Who can forget the excitement of receiving a new toy? There was nothing quite like it, whether it was the hot toy of the year or a dime store bargain. Children have always enjoyed playing, but toys have evolved significantly over time. From 1930 to 1980, the most popular toys were as follows!
Charlotte Clark and her team designed and produced the small stuffed dolls after the Walt Disney short “Steamboat Willie” was well received. In true 1930s fashion, when demand outstripped supply, Clark released patterns for mothers to make Mickeys for their children! In the years since, there has been a slew of merchandise on everything from notepads to watches to socks and everything in between!
Look at those adorable polka dot smocks they’re wearing to keep the paint off their dresses. Prior to 1931, the concept of finger painting was unknown. Look at those adorable polka dot smocks they’re wearing to keep the paint off their dresses. Prior to 1931, the concept of finger painting was unknown.
This icon of American childhood would not have been possible without the Nelson Knitting Company, which created the first no-seam socks during the 19th century (in Rockford, Illinois). When copycat socks began to chip away at their business, a red heel was added in 1932 to assure customers that they were buying the original.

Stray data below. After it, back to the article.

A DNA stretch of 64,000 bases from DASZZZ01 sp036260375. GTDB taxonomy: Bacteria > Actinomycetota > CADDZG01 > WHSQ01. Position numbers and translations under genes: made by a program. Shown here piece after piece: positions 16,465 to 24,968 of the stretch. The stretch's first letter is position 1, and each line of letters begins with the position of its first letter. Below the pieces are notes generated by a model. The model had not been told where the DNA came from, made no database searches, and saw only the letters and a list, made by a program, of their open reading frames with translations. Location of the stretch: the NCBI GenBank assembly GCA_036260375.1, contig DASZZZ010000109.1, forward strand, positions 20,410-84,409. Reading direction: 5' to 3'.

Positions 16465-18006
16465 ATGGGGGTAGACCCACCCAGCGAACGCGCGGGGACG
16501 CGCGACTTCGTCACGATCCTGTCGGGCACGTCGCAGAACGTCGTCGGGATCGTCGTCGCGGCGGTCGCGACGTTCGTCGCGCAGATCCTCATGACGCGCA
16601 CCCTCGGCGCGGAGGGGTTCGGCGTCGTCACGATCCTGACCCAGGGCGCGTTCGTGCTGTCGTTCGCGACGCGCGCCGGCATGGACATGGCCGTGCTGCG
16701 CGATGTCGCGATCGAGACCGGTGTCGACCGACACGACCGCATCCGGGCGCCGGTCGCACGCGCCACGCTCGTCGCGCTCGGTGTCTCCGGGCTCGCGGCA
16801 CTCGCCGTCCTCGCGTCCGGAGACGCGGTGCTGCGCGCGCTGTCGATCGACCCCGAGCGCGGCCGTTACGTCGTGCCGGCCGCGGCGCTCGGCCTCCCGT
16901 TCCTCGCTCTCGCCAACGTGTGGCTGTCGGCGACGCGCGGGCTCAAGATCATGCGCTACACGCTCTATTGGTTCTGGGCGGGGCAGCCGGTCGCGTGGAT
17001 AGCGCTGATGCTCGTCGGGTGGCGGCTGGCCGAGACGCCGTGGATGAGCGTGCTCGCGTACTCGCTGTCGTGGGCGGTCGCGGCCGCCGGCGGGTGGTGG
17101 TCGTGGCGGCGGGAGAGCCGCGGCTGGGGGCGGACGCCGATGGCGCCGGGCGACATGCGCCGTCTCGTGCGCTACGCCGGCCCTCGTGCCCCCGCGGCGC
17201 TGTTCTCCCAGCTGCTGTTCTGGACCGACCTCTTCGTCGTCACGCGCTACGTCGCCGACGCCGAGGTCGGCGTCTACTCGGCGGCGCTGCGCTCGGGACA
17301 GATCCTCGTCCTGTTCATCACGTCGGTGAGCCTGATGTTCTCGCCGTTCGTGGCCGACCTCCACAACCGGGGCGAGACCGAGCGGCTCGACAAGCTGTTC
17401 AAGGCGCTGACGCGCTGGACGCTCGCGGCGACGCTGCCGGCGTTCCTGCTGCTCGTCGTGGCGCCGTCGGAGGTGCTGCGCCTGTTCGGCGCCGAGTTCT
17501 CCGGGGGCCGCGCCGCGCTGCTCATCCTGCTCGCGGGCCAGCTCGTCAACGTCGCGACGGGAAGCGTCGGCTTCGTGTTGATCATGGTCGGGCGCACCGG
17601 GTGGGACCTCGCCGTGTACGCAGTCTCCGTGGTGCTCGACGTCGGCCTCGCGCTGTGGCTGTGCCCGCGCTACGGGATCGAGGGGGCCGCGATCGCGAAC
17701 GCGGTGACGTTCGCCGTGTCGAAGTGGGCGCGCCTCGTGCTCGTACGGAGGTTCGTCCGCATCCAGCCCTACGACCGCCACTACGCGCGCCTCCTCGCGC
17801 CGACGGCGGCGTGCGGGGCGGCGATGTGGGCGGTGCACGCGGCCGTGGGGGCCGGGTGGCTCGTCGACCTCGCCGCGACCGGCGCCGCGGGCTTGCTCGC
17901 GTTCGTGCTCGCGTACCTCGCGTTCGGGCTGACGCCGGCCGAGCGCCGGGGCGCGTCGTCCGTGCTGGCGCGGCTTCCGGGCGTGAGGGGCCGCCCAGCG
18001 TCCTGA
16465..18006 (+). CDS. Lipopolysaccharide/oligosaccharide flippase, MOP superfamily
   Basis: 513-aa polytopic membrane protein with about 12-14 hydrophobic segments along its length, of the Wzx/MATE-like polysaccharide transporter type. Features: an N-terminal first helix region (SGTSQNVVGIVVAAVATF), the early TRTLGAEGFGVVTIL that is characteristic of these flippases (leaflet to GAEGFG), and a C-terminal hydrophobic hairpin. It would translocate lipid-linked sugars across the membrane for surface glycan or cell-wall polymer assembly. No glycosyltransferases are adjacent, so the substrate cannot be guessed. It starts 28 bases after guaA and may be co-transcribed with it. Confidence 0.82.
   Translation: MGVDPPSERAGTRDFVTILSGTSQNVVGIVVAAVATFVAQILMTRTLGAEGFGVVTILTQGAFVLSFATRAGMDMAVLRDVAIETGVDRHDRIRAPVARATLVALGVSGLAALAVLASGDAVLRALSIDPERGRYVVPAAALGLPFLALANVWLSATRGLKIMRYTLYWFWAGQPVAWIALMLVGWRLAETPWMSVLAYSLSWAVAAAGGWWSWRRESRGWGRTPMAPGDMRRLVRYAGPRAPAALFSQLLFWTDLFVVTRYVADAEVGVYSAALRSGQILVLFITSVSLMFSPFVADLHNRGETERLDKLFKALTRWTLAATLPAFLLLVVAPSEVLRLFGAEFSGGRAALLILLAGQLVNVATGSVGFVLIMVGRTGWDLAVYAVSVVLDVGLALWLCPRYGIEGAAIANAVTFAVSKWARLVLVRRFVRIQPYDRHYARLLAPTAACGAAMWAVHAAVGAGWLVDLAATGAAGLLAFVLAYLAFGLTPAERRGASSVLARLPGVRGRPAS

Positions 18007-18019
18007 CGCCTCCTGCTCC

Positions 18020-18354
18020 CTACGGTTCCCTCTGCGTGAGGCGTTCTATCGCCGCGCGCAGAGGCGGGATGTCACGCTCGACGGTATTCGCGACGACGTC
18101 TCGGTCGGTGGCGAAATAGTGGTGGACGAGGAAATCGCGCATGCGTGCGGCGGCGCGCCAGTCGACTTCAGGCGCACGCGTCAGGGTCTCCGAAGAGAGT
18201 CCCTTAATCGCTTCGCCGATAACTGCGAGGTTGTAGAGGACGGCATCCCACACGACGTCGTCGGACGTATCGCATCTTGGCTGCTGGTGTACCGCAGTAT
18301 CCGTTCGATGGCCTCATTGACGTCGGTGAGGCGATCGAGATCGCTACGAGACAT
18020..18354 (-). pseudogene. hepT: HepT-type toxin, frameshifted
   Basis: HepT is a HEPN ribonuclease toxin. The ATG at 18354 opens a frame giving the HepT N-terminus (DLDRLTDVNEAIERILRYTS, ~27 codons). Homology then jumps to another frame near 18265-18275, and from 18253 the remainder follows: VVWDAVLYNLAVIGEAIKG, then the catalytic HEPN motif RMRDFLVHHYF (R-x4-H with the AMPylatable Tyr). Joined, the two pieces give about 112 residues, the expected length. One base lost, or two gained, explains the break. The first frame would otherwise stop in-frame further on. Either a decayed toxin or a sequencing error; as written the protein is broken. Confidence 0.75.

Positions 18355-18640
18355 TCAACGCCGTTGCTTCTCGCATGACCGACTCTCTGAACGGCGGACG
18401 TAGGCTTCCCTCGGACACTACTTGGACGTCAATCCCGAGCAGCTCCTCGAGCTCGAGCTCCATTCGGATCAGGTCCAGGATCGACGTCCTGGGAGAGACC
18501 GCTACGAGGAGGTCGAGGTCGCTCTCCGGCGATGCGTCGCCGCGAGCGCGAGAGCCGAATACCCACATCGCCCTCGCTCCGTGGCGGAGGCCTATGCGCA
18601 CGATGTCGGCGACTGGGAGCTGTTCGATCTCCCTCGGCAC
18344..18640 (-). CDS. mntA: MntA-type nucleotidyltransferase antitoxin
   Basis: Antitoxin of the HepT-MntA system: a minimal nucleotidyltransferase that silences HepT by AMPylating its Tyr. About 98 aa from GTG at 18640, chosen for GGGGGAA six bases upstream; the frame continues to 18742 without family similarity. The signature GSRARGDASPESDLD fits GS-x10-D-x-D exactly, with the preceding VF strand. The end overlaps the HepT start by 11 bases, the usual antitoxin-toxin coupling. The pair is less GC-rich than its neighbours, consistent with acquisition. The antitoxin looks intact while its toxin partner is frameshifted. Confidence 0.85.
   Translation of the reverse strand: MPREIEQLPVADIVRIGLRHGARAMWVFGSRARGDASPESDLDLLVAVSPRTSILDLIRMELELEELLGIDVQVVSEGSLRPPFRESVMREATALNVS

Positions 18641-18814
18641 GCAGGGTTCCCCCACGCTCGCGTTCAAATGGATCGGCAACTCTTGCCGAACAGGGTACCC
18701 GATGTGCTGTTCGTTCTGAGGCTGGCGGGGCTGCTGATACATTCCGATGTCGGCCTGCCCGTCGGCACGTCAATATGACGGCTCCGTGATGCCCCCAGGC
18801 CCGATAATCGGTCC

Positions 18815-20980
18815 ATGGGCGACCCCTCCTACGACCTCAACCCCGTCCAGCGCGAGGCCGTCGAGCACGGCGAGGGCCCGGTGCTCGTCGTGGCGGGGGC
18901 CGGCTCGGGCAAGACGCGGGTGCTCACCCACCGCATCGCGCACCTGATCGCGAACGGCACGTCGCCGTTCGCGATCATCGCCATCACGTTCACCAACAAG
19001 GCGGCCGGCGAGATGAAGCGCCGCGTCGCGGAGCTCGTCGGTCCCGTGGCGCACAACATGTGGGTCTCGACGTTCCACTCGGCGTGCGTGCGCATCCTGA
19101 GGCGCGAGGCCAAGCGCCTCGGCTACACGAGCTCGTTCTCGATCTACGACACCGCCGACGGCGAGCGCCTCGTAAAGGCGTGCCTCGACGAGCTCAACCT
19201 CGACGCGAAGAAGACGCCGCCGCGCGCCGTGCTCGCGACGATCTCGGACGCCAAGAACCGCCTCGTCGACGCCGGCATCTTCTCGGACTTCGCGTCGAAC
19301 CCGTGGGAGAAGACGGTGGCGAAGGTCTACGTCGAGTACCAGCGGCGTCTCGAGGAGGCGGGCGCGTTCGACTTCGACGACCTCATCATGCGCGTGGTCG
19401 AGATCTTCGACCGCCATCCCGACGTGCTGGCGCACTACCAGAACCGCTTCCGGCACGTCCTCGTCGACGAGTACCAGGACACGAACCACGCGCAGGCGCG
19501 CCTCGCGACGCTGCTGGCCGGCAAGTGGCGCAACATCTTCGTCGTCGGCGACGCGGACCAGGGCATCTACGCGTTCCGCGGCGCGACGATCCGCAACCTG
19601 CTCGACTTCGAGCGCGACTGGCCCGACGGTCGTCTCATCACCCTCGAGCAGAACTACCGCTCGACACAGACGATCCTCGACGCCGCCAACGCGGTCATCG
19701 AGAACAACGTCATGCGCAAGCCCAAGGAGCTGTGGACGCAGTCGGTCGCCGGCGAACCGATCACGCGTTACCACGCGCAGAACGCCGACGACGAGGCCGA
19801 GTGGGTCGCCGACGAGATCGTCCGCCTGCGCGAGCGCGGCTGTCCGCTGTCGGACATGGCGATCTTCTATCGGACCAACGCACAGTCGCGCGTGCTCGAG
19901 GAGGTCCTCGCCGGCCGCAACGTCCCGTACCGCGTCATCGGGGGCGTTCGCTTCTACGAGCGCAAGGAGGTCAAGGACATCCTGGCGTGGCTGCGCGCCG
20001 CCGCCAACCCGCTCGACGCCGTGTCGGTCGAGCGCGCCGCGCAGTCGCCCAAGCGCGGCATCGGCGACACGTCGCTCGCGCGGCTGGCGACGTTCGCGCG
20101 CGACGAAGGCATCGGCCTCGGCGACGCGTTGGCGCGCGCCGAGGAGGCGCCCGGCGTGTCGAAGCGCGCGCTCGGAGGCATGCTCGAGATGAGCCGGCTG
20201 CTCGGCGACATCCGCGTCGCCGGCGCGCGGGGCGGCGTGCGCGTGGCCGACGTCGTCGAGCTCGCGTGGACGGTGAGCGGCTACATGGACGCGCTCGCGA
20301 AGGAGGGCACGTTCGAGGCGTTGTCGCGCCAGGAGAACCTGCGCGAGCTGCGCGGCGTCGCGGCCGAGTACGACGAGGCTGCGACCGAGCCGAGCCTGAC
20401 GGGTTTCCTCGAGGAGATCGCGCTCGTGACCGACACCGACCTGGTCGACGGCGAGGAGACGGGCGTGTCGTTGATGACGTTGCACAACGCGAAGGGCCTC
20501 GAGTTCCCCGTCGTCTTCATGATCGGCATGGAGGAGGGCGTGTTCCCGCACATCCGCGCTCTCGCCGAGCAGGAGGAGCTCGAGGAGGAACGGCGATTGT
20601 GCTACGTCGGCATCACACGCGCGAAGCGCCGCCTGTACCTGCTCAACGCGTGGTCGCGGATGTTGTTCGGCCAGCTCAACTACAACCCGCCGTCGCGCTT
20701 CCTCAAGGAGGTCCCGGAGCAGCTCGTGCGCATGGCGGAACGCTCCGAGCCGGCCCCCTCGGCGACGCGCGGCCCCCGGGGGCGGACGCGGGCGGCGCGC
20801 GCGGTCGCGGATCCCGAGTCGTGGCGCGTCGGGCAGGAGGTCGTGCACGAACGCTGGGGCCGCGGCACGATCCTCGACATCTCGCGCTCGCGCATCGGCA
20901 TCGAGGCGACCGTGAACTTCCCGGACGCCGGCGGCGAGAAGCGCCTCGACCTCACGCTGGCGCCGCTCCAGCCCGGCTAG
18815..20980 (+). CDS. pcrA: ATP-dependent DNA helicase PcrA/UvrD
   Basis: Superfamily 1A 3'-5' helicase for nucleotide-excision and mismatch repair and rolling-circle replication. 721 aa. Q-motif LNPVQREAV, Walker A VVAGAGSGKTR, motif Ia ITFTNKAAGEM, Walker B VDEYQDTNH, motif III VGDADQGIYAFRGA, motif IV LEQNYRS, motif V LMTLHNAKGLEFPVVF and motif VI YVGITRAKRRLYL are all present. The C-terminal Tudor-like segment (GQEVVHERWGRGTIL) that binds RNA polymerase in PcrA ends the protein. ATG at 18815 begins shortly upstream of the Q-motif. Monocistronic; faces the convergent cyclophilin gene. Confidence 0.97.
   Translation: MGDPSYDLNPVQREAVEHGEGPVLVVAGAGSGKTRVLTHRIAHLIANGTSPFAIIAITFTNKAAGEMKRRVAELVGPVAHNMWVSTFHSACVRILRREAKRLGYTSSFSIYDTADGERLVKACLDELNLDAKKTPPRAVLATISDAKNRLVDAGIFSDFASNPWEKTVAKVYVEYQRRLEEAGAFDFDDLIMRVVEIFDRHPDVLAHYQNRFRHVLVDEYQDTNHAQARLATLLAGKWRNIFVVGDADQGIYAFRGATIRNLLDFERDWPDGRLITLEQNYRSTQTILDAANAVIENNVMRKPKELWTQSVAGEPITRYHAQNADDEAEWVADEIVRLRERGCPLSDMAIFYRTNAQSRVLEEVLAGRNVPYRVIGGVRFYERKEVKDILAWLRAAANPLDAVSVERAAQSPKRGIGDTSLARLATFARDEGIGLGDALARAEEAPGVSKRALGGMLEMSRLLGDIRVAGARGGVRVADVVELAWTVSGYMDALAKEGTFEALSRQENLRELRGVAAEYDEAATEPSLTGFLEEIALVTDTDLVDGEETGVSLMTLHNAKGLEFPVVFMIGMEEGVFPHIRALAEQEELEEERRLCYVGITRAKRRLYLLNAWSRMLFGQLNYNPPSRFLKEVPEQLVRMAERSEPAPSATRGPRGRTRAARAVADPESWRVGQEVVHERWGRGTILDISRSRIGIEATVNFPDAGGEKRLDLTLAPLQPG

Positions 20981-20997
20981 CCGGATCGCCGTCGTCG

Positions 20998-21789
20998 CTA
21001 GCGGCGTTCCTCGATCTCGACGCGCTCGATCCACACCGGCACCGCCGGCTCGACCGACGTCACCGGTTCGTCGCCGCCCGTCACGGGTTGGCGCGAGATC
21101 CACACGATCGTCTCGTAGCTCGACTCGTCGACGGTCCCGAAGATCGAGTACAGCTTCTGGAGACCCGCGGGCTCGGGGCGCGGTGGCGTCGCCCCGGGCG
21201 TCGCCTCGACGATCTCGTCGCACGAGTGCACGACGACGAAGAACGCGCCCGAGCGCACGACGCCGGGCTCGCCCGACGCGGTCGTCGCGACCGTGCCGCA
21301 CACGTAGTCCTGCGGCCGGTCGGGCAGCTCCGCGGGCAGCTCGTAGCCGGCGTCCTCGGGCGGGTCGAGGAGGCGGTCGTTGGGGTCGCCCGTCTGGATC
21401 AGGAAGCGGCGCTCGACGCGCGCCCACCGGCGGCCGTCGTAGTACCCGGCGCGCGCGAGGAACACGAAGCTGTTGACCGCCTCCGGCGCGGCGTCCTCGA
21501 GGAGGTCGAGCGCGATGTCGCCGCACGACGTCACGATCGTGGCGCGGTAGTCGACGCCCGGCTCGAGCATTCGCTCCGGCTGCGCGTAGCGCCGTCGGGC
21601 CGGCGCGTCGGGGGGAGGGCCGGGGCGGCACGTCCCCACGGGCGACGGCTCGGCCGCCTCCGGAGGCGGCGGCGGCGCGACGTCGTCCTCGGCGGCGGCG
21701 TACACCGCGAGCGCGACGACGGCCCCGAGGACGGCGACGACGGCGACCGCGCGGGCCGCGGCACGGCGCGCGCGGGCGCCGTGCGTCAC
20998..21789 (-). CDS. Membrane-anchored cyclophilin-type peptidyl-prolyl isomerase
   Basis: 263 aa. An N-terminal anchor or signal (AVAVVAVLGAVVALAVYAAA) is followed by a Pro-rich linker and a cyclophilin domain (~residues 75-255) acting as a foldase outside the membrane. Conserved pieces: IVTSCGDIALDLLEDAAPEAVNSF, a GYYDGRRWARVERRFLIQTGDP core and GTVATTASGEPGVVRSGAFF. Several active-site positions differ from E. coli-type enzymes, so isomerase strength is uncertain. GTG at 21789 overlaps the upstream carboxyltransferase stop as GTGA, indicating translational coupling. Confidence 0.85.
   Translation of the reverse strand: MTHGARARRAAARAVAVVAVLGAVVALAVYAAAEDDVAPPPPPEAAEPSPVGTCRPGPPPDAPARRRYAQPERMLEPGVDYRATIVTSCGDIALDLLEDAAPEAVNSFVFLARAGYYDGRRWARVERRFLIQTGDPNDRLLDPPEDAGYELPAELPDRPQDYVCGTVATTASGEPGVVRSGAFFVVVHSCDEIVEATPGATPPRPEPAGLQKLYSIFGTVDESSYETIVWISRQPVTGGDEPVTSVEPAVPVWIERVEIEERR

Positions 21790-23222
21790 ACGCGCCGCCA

As needs must during the Great Depression, mothers soon made use of this red heel as the mouth for an easy-to-make homemade toy that could be produced from a worn-out sock. It was not until the 1950s that the Nelson Knitting Company acquired any kind of patent for a sock monkey, despite the fact that they had been including a pattern with each pair of Red Heel Rockfords for years. 1933 KEWPIE DOLL
1934 BUCK ROGERS POCKET PISTOL
Balsa wood model kits were cheap to produce and this was a bonus for many families. Models continued to be popular, but in later years were often made of plastic or metal. This kit contains a mixture of metal and balsa pieces. 1937 PEDAL CARS
A pedal car in 1937 would have cost a family about $15, which in today’s money would have been about $250. An extravagant gift even by today’s standards, pedal cars were most popular during the interwar period and were prominently featured in Sears catalogs every year during the Great Depression. The shortage of metal during WWII did more to harm sales than did the overall poverty of the Dust Bowl years.